The attempted assassination of an Arizona congresswoman prompted Kansas City police on Wednesday to reinstate the full-time security detail for Mayor Mark Funkhouser.
But the mayor wasn't happy about it.
"I don't like it at all. I don't agree with it," Funkhouser said. "I think it's an over-reaction."
Funkhouser refused the bodyguards when he took office in May 2007, saying he didn't want two plainclothes officers to drive him around, although previous mayors had accepted the protection.
Police Chief Jim Corwin deferred to Funkhouser's wishes in 2007, saying the mayor can "make his own decisions." But the tragedy in Tucson that killed six people changed Corwin's mind.
Corwin was adamant about reinstating the security detail, telling the mayor's office this week that the advantages clearly outweighed any disadvantages.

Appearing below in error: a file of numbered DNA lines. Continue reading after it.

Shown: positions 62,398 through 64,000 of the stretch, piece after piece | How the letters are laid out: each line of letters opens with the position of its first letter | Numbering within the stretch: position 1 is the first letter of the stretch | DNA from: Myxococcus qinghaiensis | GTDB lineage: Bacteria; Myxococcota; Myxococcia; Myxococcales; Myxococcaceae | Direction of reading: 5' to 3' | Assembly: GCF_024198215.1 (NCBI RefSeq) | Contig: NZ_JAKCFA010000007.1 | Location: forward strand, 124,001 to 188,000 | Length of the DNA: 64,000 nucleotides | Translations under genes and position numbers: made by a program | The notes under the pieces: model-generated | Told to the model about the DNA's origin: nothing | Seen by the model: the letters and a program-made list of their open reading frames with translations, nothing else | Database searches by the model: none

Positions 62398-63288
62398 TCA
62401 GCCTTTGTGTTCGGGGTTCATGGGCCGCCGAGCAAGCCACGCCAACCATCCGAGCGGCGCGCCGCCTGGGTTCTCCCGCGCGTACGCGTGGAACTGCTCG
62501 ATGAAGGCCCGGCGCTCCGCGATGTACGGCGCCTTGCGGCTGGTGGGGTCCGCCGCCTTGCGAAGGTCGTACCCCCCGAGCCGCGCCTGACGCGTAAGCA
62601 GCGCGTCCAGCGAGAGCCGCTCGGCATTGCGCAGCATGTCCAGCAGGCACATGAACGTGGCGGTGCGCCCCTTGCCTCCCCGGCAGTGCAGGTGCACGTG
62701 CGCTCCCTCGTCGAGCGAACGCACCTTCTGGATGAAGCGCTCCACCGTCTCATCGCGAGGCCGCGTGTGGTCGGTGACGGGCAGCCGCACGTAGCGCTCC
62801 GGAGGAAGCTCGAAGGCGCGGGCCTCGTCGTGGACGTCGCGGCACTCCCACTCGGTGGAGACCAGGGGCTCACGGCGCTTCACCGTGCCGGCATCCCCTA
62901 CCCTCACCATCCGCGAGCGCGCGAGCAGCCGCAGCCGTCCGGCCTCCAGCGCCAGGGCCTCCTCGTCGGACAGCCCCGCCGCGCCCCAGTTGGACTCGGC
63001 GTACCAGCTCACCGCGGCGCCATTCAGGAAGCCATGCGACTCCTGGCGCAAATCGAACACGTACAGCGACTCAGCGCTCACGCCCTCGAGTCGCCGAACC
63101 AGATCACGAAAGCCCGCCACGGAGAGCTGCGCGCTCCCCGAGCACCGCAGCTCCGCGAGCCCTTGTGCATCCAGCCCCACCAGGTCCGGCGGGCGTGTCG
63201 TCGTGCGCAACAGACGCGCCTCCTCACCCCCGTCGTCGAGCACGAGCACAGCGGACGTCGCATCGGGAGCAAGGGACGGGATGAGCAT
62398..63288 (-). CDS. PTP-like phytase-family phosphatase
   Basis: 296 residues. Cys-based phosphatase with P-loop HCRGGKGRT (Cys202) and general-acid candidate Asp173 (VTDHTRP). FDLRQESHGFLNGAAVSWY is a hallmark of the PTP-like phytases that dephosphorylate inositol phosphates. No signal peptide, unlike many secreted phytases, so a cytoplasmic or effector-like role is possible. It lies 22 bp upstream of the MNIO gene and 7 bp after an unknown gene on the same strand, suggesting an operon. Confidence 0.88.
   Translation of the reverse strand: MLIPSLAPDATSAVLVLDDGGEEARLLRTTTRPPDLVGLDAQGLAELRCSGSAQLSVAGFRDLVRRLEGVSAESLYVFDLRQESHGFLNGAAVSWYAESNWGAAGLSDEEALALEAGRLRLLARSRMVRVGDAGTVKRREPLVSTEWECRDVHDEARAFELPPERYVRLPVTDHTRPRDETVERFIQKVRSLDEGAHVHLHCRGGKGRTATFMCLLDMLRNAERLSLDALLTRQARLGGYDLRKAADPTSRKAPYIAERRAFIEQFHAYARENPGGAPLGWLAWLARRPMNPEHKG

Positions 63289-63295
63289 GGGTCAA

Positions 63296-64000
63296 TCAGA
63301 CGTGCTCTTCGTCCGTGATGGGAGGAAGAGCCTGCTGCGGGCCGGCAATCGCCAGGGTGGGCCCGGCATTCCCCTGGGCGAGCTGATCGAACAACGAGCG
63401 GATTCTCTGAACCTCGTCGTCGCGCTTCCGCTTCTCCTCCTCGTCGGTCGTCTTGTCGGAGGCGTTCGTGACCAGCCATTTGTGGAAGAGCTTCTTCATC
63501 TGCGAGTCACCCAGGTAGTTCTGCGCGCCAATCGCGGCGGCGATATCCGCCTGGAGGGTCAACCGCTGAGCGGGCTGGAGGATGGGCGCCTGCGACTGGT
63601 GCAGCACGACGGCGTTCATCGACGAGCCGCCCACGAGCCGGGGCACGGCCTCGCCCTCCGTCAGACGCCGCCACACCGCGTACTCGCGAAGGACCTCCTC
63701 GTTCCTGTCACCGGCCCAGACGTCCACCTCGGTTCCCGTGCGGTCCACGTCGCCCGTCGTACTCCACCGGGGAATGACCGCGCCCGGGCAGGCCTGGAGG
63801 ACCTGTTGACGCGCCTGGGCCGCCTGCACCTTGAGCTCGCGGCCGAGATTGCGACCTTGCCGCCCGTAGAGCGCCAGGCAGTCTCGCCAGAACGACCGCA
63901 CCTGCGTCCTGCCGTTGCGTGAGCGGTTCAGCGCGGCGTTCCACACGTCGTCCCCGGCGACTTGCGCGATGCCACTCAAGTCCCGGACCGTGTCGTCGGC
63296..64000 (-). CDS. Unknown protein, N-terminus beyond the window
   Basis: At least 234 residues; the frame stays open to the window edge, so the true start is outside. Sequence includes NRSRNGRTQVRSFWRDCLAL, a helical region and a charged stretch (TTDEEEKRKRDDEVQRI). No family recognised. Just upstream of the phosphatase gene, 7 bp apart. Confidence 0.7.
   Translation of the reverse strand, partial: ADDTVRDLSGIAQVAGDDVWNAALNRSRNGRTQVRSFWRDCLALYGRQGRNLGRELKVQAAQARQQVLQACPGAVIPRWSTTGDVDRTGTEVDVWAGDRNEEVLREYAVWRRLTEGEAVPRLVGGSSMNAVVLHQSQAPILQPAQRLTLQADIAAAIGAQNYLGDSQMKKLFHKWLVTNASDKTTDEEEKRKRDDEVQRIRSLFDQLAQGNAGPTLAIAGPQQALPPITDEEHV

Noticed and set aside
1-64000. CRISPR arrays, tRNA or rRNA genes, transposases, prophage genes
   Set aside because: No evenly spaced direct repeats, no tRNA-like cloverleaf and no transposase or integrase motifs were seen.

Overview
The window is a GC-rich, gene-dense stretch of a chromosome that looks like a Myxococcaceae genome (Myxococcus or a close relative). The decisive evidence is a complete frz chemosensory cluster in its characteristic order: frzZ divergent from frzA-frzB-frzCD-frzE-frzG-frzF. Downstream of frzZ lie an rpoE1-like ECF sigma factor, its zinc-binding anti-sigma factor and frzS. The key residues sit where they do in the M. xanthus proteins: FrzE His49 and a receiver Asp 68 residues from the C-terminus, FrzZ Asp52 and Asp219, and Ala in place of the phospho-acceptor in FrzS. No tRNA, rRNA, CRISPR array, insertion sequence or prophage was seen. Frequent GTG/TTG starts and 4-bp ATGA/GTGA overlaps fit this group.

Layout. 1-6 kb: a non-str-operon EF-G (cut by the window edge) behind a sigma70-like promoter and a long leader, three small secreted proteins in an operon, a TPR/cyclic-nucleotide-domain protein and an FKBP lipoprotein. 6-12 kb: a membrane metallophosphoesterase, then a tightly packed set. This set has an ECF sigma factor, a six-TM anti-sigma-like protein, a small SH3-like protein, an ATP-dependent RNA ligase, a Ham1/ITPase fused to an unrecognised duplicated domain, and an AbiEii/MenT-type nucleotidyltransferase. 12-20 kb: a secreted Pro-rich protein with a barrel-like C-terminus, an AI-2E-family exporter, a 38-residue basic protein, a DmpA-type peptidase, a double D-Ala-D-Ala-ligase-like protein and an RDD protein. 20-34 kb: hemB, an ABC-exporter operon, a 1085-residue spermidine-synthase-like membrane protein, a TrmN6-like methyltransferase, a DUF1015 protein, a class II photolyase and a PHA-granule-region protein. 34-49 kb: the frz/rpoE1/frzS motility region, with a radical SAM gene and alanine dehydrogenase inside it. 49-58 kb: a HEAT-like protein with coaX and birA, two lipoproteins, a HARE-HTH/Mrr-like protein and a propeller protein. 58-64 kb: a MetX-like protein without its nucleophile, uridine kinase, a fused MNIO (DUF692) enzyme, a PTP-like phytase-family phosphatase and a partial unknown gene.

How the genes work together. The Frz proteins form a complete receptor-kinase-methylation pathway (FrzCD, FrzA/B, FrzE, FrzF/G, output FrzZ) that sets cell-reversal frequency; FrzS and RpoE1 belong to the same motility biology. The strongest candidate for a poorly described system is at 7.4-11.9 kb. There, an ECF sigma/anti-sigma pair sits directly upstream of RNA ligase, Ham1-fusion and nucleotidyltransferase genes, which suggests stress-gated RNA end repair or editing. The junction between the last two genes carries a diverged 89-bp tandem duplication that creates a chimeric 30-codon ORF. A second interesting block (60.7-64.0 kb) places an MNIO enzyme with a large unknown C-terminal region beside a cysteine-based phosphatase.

Officers have provided security for Funkhouser on and off at various functions in recent years, said police spokesman Capt. Steve Young. But in light of recent events, Young said, "It made sense to provide security all the time."
The security boost extends beyond the mayor's office. The department sent letters to City Council members and candidates and state and federal politicians asking for their schedule of public events in Kansas City. The department now will have at least two uniformed officers at such events. Previously, several officers typically attended such functions anyway, but the new policy formalizes the process, Corwin said.
Members of Congress do not have taxpayer-paid security details while in Washington, unless they are in leadership positions.
Read more of this story at KansasCity.com